Thursday, August 3, 2017
Economics and Morality
To buy we need to sell. Economics studies the way we provide ourselves to live, the means and consequently what and how we need to sell to buy. So begins an article in a diocesan bulletin by a seminary professor. When we examine what we buy and sell, products that in the past weren't even imagined as products of commerce are now traded.
Water is today a common product for commerce and can be bought at any convenience store. A bottle of water costs 900 won, the same size bottle of gas would cost 700 won. Strange that in a country without any resources of oil, a bottle of gasoline is cheaper than a bottle of water. Our senses tell us that the world of economics has its own system and rationality and the bias we have picked up accepts it as being indifferent to the problems of morality and ordinary common sense.
In the social gospel of the Church, this kind of thinking is confronted face on and we are asked to examine our place and role in the economic activities in which we participate.
Frederic Beigbeder a French writer is quoted as saying that our society when it comes to economics has thrown aside common sense and morality and with humor shows the distortions.
"The poor to buy a pair of expensive sneakers will sell drugs and the rich will sell expensive sneakers to buy drugs from the poor." This French writer makes clear that we are nurturing a monster in economics that has no connection with what is important. Consequently the more developed we become in financial matters the more hard-hearted life becomes for many. This is the reason the social gospel recommends that we look carefully at what we buy and sell.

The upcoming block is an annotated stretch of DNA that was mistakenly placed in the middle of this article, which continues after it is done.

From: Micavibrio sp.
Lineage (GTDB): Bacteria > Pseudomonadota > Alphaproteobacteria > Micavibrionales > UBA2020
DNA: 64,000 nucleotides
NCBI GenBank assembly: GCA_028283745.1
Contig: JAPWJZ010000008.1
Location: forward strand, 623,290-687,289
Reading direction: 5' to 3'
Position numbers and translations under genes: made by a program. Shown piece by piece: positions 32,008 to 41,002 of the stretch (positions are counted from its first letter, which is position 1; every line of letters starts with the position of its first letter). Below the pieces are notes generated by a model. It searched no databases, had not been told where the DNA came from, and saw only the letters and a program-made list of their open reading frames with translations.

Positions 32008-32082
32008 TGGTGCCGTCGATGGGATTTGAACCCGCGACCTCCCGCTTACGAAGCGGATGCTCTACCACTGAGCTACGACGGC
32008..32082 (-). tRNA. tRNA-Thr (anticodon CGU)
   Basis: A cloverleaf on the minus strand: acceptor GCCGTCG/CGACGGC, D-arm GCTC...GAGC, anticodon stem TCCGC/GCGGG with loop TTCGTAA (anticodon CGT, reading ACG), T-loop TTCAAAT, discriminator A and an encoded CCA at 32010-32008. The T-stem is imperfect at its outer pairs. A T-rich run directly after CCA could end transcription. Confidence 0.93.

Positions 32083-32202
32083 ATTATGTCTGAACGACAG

With the increase of wealth, we see also the increase of deprivation in the lives of many.The social gospel asks us to reflect on what we buy and sell. A moral element is involved and we need to see it. We are at the center of commerce.
The Pope in a message to the prime minister of England in 2013 stressed the ethics of truth. "This includes, first and foremost, respect for the truth of man, who is not simply an additional economic factor, or a disposable good, but is equipped with nature and dignity that cannot be reduced to simple economic calculus. Therefore concern for the fundamental material and spiritual welfare of every human person is the starting-point for every political and economic solution and the ultimate measure of its effectiveness and its ethical validity."
Many authorities speak with complicated theories and many fancy words. What is important is that the economy is for the welfare and justice of all. The economy that is not for all people is stealing from the poor. Should we not be conscious of this when finances are used for vanity and exorbitant luxuries?